Malone acknowledges that the prospect of deepening inequality is "a real problem," but he also insists that lines can be drawn "to have more parity."
Erika Wilson, a law professor at the University of North Carolina–Chapel Hill, suggests this potential inequality is intentional—suburban parents don't want to subsidize city schools. "What's going on in North Carolina is not an anomaly," she says. "It's part of a much broader trend, especially in the South."
Wilson has written extensively about school-district geography, including what she calls "the new school segregation"—the secession of affluent white communities from racially diverse Southern county systems. (Among the places she discusses: Jefferson County, Alabama, which Nikole Hannah-Jones wrote about in a much-discussed New York Times Magazine article last year. Last week, the 11th Circuit Court of Appeals blocked the Jefferson County suburb of Gardendale from forming its own system.) Secession, Wilson says, strips the neediest students of the financial resources they need and fuels further white flight.
"Proponents of Southern school district secessions ... suggest that more centralized county-based school systems are inefficient and do not sufficiently meet the educational needs of students," she wrote in a 2016 journal article. "They maintain that the creation of smaller, more localized school districts will correct these problems. Yet, as with most modern invocations of localism, issues of race and class lie right at the surface."
Likewise, she says, North Carolina's deconsolidation advocates are making "race-neutral" arguments about the benefits of smaller systems. "This is not to impugn their motives," she says. "But the reality is that it's hard to disentangle race and economics."
If there's a cautionary tale for how this might play out in North Carolina, it might be Halifax County, near the Virginia border, which deconsolidated more than a century ago. (Its largest municipality, the former textile-manufacturing city of Roanoke Rapids, was the site of the union struggle depicted in the movie Norma Rae.) The county's 6,600 children still attend three different systems, none of which produce particularly high standardized test scores. The only one that approaches the state average is Roanoke Rapids, the sole majority-white system.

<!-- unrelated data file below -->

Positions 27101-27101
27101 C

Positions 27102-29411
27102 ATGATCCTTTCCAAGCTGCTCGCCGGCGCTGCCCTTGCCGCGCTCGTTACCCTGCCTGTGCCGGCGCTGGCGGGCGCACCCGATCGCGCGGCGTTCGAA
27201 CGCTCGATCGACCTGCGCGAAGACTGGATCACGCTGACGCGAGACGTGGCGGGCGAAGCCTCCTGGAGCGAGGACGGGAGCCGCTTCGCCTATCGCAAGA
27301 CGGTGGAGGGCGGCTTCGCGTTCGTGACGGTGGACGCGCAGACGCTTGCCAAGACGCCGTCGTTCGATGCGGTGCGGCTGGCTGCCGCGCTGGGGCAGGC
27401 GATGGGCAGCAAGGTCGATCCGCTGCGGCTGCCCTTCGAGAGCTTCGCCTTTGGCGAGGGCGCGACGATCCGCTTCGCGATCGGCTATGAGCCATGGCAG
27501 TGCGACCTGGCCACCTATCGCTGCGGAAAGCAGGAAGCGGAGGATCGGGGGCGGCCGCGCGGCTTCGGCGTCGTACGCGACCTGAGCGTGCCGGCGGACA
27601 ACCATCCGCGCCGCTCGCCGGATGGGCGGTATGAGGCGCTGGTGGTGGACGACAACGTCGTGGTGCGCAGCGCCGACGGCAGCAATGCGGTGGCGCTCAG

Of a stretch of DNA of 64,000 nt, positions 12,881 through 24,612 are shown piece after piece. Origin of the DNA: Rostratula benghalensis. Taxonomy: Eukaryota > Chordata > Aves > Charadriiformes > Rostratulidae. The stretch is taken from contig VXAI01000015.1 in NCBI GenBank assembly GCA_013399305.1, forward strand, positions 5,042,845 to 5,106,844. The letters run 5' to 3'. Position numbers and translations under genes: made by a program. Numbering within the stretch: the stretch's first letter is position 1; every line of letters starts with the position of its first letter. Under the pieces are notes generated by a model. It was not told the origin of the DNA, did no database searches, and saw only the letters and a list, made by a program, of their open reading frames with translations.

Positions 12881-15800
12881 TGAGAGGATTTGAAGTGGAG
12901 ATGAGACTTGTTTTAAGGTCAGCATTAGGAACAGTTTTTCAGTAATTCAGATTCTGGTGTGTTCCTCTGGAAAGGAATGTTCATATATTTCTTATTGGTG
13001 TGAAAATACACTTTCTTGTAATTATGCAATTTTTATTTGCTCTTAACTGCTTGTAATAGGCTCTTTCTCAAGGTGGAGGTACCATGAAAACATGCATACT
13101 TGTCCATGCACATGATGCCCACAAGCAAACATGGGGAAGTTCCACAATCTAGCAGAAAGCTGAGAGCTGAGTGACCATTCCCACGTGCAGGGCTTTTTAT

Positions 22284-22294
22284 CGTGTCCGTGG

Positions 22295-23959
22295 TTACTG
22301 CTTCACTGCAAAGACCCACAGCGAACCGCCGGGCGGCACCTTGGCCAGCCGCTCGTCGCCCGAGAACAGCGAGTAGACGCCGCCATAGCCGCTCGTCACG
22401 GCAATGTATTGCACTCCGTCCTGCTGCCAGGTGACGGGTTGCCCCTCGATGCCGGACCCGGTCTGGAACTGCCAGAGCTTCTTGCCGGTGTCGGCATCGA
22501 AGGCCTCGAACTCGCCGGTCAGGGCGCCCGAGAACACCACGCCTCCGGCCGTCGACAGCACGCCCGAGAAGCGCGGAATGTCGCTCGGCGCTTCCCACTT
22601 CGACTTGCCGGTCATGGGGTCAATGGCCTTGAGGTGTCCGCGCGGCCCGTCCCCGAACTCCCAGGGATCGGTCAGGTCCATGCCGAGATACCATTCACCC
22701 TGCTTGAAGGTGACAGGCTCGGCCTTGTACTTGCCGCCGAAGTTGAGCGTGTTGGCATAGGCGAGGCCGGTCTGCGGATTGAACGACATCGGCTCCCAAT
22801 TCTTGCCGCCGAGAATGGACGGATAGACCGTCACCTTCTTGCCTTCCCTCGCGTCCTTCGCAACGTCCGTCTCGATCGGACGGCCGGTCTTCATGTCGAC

In 2011, UNC's Center for Civil Rights took a comprehensive look at school inequities in Halifax County. Four years later, it sued the county government—unsuccessfully so far—to force a merger. The lawsuit chronicled how partitioning the county created "a resource competition that the black districts cannot win." The two black-majority systems had inexperienced teachers and limited academic offerings, and the infrastructure disparities were astonishing.
At Northwest High School, in the county system, "students have had to step through sewage to travel between their lockers and classes," says the lawsuit, which will be heard by the state Supreme Court this spring. The HVAC fails regularly, and "pieces of the ceiling have crumbled and fallen onto desks and students mid-lesson." Roanoke Rapids High School, by contrast, "resembles a cathedral" (it was modeled after the University of Cambridge) with a new library and a "pristine" athletics field. Last September, Architectural Digest named it the most beautiful public high school in North Carolina.
Opponents of deconsolidation worry that Halifax County's stark contrasts could spread to other counties, and particularly urban ones, if wealthy communities break away.
But they also acknowledge that consolidation has not proven a panacea. Even as condos in thriving downtown Durham get listed for more than $1 million—a renaissance that, some leaders say, would not have happened without consolidation—its schools continue to struggle with an exodus of white and middle-class black families. Many of its classrooms are racially unbalanced to the point of de facto segregation. "The problem of academic achievement among African-American students continues to exist after the merger, just as it did prior to the merger," says Giles, the equal-opportunity director. "It begs the question of whether the merger has been valuable."
But reverting to two unequal systems, she insists, is not the answer: "It's always a bad idea to go backwards. While things aren't as good as we would like, we would be in a far better place to look forward to how we can enhance education for all children."